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They put all their money on one variable: looks,” said e Harmony founder Neil Clark Warren, a grandfather of nine who’s been married for 56 years. It’s also become increasingly addictive: The average user checked the app 11 times a day, seven minutes at a time, the firm said in 2013. It is one of several dating sites in Inter Active Corp., the monolithic New York media conglomerate, which also owns Match.com, OKCupid and a heap of shallower dating pools, including Gen XPeople Meet.com, Divorced People and Little People Match alone has more than 2 million daters across North America, a third of whom are over the age of 50.Searching isn't possible either: you'll only see the matches you're given.

But the site that brands itself as “a different kind of relationship company” has seen its own challenges.“Maybe it’s a gimmick, but it’s something that’s fun, that’s enjoyable, that doesn’t have that sort of weight that the former profile-focused matching sites had.” Like many Web startups, Tinder (motto: “It’s like real life, but better.”) has struggled to make money off its swelling audience.Its first big ad campaign, with Bud Light, was perhaps emblematic of what it can offer millennial-aimed companies: It will allow, as Tinder’s vice president of advertising Brian Norgard told Techcrunch, the dating app to “give that data back to our brands in a really valuable way.” But Tinder’s Plus pricing has also led to blowback for what skeptics called the service’s ageist ways: “I’m not desperate enough to keep using Tinder now that I know it considers me a dried up old hag,” wrote Dani Burlison, a 41-year-old single mother, in .So, in other words, this is not the site you should go to if all you're looking for is a quick fling.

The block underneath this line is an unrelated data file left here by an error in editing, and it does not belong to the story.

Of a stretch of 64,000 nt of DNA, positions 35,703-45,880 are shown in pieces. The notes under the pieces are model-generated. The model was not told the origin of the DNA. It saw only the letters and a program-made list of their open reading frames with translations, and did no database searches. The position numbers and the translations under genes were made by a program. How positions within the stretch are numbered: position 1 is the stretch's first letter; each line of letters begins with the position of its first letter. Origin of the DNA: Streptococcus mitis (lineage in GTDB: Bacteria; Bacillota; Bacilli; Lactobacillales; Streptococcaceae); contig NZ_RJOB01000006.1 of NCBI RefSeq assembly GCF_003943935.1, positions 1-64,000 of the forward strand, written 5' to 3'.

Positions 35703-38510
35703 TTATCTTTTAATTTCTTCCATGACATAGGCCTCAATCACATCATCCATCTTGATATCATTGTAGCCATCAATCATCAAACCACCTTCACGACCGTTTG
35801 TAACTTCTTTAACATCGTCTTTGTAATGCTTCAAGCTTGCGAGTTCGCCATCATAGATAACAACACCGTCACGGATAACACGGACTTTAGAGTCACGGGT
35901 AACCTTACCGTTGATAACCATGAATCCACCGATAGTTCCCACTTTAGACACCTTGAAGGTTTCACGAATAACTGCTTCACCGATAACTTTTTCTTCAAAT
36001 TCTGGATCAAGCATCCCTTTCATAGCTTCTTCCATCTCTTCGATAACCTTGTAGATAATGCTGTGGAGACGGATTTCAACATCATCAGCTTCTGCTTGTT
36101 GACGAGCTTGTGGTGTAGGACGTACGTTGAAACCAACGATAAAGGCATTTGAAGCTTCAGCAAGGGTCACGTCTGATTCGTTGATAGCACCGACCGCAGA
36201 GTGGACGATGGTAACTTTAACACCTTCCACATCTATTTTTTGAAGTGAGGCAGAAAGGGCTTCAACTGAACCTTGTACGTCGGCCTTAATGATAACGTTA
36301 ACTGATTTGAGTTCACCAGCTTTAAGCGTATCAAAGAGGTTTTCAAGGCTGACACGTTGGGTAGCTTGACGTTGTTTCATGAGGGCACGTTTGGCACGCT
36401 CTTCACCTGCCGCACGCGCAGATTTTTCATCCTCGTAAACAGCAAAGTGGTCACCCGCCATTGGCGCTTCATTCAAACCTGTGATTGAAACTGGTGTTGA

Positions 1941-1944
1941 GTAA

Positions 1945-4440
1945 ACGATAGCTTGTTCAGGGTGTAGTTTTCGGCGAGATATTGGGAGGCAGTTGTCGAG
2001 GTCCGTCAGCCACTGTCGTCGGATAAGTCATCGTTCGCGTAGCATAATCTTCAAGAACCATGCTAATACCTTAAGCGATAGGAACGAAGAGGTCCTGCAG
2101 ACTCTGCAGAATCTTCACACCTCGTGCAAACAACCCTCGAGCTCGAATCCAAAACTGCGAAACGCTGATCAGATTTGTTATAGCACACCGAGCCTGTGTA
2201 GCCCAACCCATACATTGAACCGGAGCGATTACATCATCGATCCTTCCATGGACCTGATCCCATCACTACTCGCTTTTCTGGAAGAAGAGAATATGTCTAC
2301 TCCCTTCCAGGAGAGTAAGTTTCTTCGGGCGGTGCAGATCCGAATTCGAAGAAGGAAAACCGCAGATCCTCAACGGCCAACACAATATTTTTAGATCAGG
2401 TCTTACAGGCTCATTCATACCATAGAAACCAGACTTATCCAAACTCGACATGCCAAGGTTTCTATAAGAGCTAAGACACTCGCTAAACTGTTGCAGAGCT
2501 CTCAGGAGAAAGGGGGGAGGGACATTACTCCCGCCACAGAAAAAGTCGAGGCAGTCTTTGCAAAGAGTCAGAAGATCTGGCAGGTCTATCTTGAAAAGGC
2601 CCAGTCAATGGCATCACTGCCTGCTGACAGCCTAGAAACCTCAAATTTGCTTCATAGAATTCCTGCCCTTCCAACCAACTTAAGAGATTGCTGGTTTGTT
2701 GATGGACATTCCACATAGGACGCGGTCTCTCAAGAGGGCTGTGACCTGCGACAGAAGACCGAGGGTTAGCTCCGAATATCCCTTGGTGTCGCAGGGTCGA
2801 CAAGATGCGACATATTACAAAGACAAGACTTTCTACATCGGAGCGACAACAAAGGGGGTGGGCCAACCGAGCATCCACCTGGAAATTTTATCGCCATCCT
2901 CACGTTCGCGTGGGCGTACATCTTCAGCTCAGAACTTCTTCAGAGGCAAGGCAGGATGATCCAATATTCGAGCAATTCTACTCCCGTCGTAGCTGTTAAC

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People here are serious about finding someone with average member ages being between 25 and 34.

“There are limits to the percentage of single people who will become active Tinder users and repeating ‘casual daters,'” Morgan Stanley analysts said in a February note to clients.